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Games, giveaways and music are on his Dodgers' dream list

Magic Johnson versus Matt Kemp in a benefit hoops matchup and Frank McCourt writing Bryan Stow and his family a check are wishful thinking, which is the stock in trade of national anthem wannabes.

April 03, 2012|Chris Erskine
  • Rachell Guerra takes her turn at the microphone during the Red, White and Dodger Blue national anthem auditions at Dodger Stadium.
Rachell Guerra takes her turn at the microphone during the Red, White and… (Juan Ocampo )

First thing I do as Magic Johnson is to call Matt Kemp's bluff: "I think I heard you saying you could take me in basketball," I say. "Bring it on."

If the Dodgers are serious about reconnecting with the city, they'll throw a hard court down in Dodger Stadium some off-night this spring, put on a little exhibition between Johnson and Kemp to benefit AIDS research and youth baseball. Fill the field level with kids.

After a quick one-on-one game in which Magic swats Kemp's shots into the upper deck, each player could bring a few of his friends out for a little scrimmage. Larry Bird says he may have some free time coming up soon. Billy Crystal would host. Vinny might do the play-by-play. Lasorda could throw the opening tip.

Kemp can bring Dee Gordon and Clayton Kershaw and anyone else from the current Dodgers roster. They'll have the kids behind them. Magic will have the moms and dads.

My money's on the antiques.

The Dodgers groundskeepers would have their own conniption, seeing as how they've put in a sensational new field that looks as if it's been prepped with a pocket comb. I have never seen it so green and good.

But hey, they play hockey in Fenway and basketball on aircraft carriers. Why not a little feel-good exhibition in Dodger Stadium?


First thing I do as Frank McCourt when I pocket $1 billion is to write a big check to Bryan Stow and his amazing family. That's probably not smart legally; in fact, your lawyers probably will have a conniption.

But that's what I do when I pocket the biggest lottery win in baseball history. On my way out the door, I pick up a pen. I do the right thing. I give the lawyers a conniption.


Teeth chattering from the cold and drizzle, their lips Dodger blue, several hundred wannabes auditioned the other day for the privilege of singing the national anthem at Dodger Stadium.

Oh, say can you sing?

Turns out many of them can. This being L.A., they come with resumes and CDs, business cards and some pretty amazing chops.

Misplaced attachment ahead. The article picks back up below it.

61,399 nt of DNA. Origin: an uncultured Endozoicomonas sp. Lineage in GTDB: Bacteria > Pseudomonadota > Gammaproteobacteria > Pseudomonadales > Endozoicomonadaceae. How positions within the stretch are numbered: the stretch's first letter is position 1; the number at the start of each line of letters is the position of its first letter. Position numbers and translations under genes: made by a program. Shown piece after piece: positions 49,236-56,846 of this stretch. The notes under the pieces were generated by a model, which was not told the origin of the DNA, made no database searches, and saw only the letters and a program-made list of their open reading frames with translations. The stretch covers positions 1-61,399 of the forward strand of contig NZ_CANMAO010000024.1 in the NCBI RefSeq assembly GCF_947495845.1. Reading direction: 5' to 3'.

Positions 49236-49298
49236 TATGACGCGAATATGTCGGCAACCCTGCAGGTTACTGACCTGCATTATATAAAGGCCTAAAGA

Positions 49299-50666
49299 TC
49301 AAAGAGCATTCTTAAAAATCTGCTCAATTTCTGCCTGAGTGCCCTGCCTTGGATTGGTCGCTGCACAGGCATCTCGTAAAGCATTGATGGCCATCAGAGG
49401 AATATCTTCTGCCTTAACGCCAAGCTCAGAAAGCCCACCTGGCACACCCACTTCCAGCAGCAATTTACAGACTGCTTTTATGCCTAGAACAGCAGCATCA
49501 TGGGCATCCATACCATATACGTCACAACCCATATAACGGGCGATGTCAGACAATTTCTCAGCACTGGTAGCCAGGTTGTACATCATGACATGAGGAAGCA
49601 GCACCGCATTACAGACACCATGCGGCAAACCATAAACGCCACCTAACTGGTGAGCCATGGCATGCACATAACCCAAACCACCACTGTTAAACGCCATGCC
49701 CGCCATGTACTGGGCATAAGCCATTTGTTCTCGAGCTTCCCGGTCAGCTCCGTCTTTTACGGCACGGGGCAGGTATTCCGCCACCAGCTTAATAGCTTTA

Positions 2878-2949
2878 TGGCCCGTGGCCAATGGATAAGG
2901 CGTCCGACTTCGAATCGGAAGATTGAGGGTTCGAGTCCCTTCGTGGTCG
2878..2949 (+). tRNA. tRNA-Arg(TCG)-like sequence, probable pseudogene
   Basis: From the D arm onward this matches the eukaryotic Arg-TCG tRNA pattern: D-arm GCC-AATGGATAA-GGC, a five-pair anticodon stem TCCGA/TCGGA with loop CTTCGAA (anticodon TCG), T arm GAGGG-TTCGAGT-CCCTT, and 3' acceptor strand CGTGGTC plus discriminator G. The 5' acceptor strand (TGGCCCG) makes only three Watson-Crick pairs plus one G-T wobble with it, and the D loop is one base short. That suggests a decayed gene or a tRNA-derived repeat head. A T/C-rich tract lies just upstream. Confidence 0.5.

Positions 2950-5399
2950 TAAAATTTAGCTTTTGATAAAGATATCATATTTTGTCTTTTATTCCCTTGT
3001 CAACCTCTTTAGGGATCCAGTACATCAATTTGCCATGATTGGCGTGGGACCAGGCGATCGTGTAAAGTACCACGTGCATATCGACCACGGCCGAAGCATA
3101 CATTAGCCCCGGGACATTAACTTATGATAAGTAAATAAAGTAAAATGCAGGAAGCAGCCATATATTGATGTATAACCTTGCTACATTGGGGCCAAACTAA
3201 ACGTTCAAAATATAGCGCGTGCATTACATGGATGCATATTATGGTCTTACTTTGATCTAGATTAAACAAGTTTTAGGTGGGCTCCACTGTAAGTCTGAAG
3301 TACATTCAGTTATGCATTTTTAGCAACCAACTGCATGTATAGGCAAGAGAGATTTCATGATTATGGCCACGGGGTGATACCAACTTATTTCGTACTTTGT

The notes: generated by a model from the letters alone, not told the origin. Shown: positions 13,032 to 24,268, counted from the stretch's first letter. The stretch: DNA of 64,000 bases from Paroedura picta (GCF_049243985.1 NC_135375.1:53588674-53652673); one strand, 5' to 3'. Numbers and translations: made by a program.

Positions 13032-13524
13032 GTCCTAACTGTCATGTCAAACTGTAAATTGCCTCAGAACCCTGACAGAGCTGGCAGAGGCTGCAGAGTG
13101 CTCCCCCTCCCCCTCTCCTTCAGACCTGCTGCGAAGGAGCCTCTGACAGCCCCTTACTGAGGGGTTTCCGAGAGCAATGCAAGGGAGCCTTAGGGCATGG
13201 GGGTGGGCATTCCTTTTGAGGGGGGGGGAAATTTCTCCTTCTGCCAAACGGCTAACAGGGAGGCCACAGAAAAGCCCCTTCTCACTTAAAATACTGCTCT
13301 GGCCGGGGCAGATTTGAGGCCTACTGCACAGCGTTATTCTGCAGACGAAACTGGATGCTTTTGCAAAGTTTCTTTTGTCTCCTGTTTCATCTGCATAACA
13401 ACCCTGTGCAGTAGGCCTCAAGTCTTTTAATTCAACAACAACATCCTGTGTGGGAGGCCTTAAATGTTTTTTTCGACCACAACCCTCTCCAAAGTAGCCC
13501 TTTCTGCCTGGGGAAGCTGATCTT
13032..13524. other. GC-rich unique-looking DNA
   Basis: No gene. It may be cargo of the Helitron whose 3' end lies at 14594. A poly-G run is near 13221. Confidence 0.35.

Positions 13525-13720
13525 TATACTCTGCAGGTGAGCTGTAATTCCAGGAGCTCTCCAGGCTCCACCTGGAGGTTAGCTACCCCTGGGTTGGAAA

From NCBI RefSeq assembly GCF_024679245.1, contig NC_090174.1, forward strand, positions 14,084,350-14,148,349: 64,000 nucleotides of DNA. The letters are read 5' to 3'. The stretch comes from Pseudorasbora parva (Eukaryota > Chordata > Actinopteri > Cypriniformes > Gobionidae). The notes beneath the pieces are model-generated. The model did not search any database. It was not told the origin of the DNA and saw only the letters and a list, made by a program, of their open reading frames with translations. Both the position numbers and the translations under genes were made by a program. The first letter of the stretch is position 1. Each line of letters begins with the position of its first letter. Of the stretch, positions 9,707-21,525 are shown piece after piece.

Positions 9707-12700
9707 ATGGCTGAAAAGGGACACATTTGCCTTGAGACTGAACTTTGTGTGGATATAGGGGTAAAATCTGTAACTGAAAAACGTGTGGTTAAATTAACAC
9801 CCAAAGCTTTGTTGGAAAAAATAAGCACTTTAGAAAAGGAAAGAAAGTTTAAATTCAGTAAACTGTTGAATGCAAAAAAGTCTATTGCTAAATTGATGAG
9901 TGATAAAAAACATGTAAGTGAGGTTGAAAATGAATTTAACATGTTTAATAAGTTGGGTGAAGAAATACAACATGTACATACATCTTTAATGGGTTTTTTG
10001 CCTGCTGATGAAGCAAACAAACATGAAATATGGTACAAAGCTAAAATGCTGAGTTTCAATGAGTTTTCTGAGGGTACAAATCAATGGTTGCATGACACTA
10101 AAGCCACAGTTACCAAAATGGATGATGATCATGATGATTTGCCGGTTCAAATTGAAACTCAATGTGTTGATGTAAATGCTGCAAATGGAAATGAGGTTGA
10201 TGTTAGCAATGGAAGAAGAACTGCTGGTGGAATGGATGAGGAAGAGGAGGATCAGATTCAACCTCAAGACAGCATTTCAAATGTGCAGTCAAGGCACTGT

Ruth Andrea Featherstone didn't win but belted out a gospel-tinged version that might have gotten her to the finals of "American Idol."

Mark Allen Church didn't win, but the former USC voice student removed his cap and performed a soulful rendition — sung from the heels.

Sisy Mohorko didn't win, but she got up at 3 a.m., drove down from Oxnard to stand in an empty stadium and laser her voice off the empty seats like a sharp line drive. They gave her headphones to deaden the echo, but still. Knocked it out of the park, she did.

"Honestly, it's my favorite song," she says after. "I sing it everywhere."

Then this:

"I had a twin sister who passed away at 18," she says. "I did this for her."

Anthony Mercado of Redlands did win. All of 8, he had the advantage of youth and a red bow tie and a shiny tux.

"My dad paid only $60," the second-grader says of his monkey suit.

Anthony also had an American flag in his right pocket, which he pulled out and waved to great effect at just the right moment.

He's a crowd pleaser, this kid, with DiMaggio's nerves and the lungs of a love-struck sparrow.

Congrats, Anthony. Touch 'em all.

You might have seen him Tuesday night, belting the song out of the park at the Dodgers-Angels exhibition, three flavors of perfect.

And congrats to all the moms, dads, sisters, brothers, barbershop quartets, wannabes and never-weres who got up in the dark, waited in the cold, sang their hearts out in performances that were mostly good, occasionally comic, often on key.

"This is wonderful," said 77-year-old Sweet Lou Johnson, one of the judges. "This is the greatest song of all."

Same song, 300 interpretations. Same song — sometimes a lullaby, other times a Wagnerian war march.

But in a couple of hours, on a dreary Saturday, they reminded us that when the courts are done and the billionaires finished posturing, baseball still manages to belong to the fans.

And little kids in shiny tuxes.

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